Santander deal raises doubts over ECB stress test
On January 8, Santander took a volatile equity market by surprise, raising €7.5 billion ($8.9 billion) through an accelerated bookbuild, the largest such deal on record in the European equity capital markets.
Executed as a risk trade in under four hours and anchored by large orders from US and UK hedge funds, the deal gives the bank capital to grow its balance sheet at a time when, unlike many peers, it claims to be budgeting to add loans rapidly in many of the 10 countries in which it operates.
For the bank it was a good deal, which Euromoney reports on in depth this month. For investors, time will tell. Its shares had traded at €6.85 when they were suspended on news of the coming supply.
The deal was only just covered at the price of €6.18 where bookrunners Goldman Sachs and UBS had underwritten it. The share price sank to €5.89 in the aftermath and had only recovered to €5.94 by the end of January.
Buyers of the new shares won’t be the only ones watching nervously. It’s worth asking what this deal tells us about the credibility of the asset quality review and stress test the new regulator for large European banks completed amid great fanfare just three months earlier. Santander passed that test with flying colours.
In late September, the ECB found that in the adverse scenario of its stress test, Santander would have the lowest capital decrease among its international peers with its transitional common equity tier 1 ratio dropping just 1.4 percentage points, to 9%, meaning that it would still easily exceed the 5.5% minimum and the required capital amount by close to €20 billion.
Rather overlooked amid the fanfare for the deal and accompanying early release of 2014 numbers, Santander revised down its estimated year-end Basel III fully-loaded CET1 to 8.3% from 8.5-8.6% just eight weeks earlier – the difference coming down to a model approval for Brazil (worth 29bp) – granted by the Brazilian regulator but not yet by the ECB.
Investors may hear faint echoes in all this of the much-derided 2011 stress tests from the European Banking Authority
Now, here was Europe’s biggest bank bowing to what analysts and investors had long argued, that its capital level was far too low, even though the new regulator had blessed it.
Santander’s new chief financial officer, José García Cantera, insists to Euromoney that the ECB exerted no pressure on the group to raise more.
Investors may hear faint echoes in all this of the much-derided 2011 stress tests from the European Banking Authority.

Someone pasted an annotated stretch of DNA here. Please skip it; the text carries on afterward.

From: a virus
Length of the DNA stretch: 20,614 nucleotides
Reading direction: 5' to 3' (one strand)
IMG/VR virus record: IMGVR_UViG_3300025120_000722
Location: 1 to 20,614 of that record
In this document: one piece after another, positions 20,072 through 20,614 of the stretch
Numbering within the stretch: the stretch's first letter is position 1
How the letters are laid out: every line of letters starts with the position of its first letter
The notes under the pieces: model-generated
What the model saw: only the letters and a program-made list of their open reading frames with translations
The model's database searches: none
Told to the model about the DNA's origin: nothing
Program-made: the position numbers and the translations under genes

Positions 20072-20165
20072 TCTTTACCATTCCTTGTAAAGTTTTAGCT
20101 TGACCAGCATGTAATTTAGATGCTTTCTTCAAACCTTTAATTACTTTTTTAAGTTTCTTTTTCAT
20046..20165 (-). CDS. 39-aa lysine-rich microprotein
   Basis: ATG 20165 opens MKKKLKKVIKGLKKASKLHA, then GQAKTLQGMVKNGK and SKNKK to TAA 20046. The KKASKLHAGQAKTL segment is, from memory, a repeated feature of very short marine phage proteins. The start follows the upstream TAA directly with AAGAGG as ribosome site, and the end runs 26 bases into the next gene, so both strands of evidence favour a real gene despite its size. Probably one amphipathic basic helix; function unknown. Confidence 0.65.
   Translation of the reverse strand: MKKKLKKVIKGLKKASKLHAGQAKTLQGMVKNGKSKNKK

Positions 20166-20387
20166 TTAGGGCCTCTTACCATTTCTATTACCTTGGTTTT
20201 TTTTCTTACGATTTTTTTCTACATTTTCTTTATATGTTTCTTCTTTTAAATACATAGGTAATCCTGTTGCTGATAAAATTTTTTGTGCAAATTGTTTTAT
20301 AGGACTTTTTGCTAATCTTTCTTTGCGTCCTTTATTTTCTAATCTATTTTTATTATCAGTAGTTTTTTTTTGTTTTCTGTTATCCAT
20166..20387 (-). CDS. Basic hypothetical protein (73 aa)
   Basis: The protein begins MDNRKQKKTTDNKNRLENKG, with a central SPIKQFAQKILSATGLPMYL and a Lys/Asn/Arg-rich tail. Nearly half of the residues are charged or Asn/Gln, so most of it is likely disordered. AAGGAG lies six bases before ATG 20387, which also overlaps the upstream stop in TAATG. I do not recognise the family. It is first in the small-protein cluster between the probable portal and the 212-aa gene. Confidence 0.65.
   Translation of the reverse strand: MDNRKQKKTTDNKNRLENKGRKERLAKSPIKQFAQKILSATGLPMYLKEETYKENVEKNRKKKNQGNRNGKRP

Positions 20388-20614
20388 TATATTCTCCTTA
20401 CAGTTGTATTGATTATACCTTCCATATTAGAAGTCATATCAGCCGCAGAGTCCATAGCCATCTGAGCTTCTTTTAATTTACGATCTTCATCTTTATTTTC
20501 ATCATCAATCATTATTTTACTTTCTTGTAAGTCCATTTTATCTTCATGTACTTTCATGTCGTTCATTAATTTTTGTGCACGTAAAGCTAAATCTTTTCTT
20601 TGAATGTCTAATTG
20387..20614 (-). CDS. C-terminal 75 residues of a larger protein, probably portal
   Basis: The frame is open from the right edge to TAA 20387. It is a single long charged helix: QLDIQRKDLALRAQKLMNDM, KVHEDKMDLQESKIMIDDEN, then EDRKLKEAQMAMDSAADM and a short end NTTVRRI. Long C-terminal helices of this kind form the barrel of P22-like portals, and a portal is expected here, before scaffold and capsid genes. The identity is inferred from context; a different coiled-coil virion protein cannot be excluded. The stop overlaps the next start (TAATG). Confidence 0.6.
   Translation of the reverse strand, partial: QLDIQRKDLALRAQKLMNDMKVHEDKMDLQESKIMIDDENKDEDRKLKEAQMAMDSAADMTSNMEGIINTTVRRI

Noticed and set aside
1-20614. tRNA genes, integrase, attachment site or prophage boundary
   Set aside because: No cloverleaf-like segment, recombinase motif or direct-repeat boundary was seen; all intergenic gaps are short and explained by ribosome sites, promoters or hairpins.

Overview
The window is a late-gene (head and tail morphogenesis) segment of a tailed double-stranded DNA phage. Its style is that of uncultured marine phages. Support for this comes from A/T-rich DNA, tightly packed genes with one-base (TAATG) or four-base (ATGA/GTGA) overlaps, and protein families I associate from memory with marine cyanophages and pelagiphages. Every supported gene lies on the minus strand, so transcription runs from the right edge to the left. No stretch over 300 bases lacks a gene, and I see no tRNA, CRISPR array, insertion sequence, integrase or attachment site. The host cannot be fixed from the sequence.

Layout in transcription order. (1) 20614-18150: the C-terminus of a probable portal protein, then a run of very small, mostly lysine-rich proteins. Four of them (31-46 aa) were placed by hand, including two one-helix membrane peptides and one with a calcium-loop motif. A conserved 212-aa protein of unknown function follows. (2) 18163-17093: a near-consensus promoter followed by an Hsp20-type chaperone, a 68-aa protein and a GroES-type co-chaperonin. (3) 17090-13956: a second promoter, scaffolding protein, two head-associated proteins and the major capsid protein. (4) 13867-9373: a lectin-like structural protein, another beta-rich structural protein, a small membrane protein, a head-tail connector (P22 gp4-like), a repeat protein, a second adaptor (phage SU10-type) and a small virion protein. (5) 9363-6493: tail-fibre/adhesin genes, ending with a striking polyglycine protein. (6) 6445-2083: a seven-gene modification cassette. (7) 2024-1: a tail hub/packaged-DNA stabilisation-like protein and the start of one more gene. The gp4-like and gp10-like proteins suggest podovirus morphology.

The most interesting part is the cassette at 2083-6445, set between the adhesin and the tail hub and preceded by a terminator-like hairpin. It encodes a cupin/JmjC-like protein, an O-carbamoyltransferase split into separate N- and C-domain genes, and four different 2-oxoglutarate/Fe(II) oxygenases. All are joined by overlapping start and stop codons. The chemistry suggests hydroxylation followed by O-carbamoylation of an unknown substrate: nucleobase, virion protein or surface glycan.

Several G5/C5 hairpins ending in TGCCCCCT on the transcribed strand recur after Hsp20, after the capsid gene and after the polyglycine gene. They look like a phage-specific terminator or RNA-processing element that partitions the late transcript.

Is all this new capital going to be consumed in chasing loan growth? New executive chairman Ana Botín has unequivocally ruled out acquisitions and can expect a bad market reaction if these now follow.
Cantera carves out one exception to Euromoney. The bank simply has to be on the shortlist of potential buyers doing due diligence on Novo Banco (the successor to Banco Espírito Santo) when the government of Portugal privatizes it.
But could Santander need some of that new capital for the most traditional use of all: absorbing bad debts? The bank proclaims that it is big in markets now coming well out of the crisis – the US and UK – recovering fastest in the eurozone – Spain and Portugal – or never exposed to any such woes – Mexico, Chile, Poland.
But it has a big position in Brazil, where the macro outlook remains worrying. In Spain, many economists see signs of deflation taking hold. Portugal isn’t growing. Analysts at Berenberg, for example, remain sceptical that Santander’s capital is sufficient, even after the €7.5 billion raise, citing the high level of private debt and need for further deleveraging in Spain and exposures in Brazil.
Berenberg questions if Santander’s scale and structure is fit for a post-too-big-to-fail world made up of total loss-absorbing capacity regulations. It sets a target price of €5.40 for the stock.
Investors have placed much faith in the credibility of the ECB as bank regulator. Its asset quality review brought some needed consistency to previously divergent definitions of non-performing loans across Europe. But the quality of those loan exposures may ultimately depend on underlying collateral values. There is still a leap of faith required for investors in bank equity.
Don't miss this month's feature:
Ana Botín has revamped the board of Santander, appointed a new management team and overseen a large and market-testing equity raise that reverses the capital-light policy of her father. Four months into the job, the new executive chairman now has the biggest challenge of all in her sights: achieving strong growth in a banking sector notable for its almost total absence.